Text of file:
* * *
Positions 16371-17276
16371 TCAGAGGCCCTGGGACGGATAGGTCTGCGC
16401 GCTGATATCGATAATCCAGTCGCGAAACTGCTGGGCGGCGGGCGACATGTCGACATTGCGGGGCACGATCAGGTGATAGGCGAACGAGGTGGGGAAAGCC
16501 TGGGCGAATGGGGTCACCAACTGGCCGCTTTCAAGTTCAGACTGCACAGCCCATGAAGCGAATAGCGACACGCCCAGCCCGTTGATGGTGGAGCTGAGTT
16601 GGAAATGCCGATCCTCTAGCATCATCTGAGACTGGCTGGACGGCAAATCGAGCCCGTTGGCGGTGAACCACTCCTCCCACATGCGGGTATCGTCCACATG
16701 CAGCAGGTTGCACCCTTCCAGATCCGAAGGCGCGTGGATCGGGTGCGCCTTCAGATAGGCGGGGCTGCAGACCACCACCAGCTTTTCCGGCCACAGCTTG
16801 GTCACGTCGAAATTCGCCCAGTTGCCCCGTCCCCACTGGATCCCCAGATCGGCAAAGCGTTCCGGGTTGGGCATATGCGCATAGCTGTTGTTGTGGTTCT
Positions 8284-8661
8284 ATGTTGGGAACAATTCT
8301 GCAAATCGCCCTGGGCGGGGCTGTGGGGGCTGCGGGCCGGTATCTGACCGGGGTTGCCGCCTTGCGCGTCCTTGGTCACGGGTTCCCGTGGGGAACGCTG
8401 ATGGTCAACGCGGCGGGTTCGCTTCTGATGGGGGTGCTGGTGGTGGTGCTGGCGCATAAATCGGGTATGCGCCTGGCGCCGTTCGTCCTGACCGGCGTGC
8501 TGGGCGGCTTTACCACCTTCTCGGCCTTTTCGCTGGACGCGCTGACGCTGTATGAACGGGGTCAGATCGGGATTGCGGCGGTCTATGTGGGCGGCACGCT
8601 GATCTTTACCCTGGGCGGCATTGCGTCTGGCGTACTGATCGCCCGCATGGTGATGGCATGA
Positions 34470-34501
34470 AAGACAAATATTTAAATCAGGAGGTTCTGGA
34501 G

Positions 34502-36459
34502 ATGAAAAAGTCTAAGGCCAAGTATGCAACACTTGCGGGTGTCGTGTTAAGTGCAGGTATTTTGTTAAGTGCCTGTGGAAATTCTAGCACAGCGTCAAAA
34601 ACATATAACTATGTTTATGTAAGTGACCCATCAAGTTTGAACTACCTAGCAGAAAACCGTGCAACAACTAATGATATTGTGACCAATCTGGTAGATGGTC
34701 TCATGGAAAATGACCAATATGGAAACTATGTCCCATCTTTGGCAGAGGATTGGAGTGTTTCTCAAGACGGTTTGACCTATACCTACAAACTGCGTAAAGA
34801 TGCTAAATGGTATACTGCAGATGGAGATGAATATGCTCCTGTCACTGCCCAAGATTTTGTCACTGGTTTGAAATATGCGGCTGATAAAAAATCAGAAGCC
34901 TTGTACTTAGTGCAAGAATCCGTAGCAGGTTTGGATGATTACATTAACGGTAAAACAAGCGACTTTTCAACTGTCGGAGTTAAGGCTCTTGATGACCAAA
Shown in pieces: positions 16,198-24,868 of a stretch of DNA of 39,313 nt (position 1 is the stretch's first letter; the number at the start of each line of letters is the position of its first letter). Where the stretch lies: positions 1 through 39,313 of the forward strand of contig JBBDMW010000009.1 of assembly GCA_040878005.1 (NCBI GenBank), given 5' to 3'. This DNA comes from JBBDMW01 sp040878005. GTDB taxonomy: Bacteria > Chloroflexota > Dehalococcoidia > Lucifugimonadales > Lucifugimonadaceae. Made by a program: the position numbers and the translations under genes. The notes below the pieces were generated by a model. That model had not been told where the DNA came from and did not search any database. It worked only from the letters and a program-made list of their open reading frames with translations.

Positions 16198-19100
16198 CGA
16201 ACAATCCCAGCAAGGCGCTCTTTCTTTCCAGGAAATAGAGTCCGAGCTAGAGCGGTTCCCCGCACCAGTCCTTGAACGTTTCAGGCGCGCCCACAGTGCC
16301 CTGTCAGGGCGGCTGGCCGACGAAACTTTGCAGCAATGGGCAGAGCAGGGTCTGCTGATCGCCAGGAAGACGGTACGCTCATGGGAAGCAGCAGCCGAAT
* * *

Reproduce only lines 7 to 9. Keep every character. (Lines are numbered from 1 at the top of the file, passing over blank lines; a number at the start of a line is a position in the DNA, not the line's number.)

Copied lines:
16801 GTCACGTCGAAATTCGCCCAGTTGCCCCGTCCCCACTGGATCCCCAGATCGGCAAAGCGTTCCGGGTTGGGCATATGCGCATAGCTGTTGTTGTGGTTCT
Positions 8284-8661
8284 ATGTTGGGAACAATTCT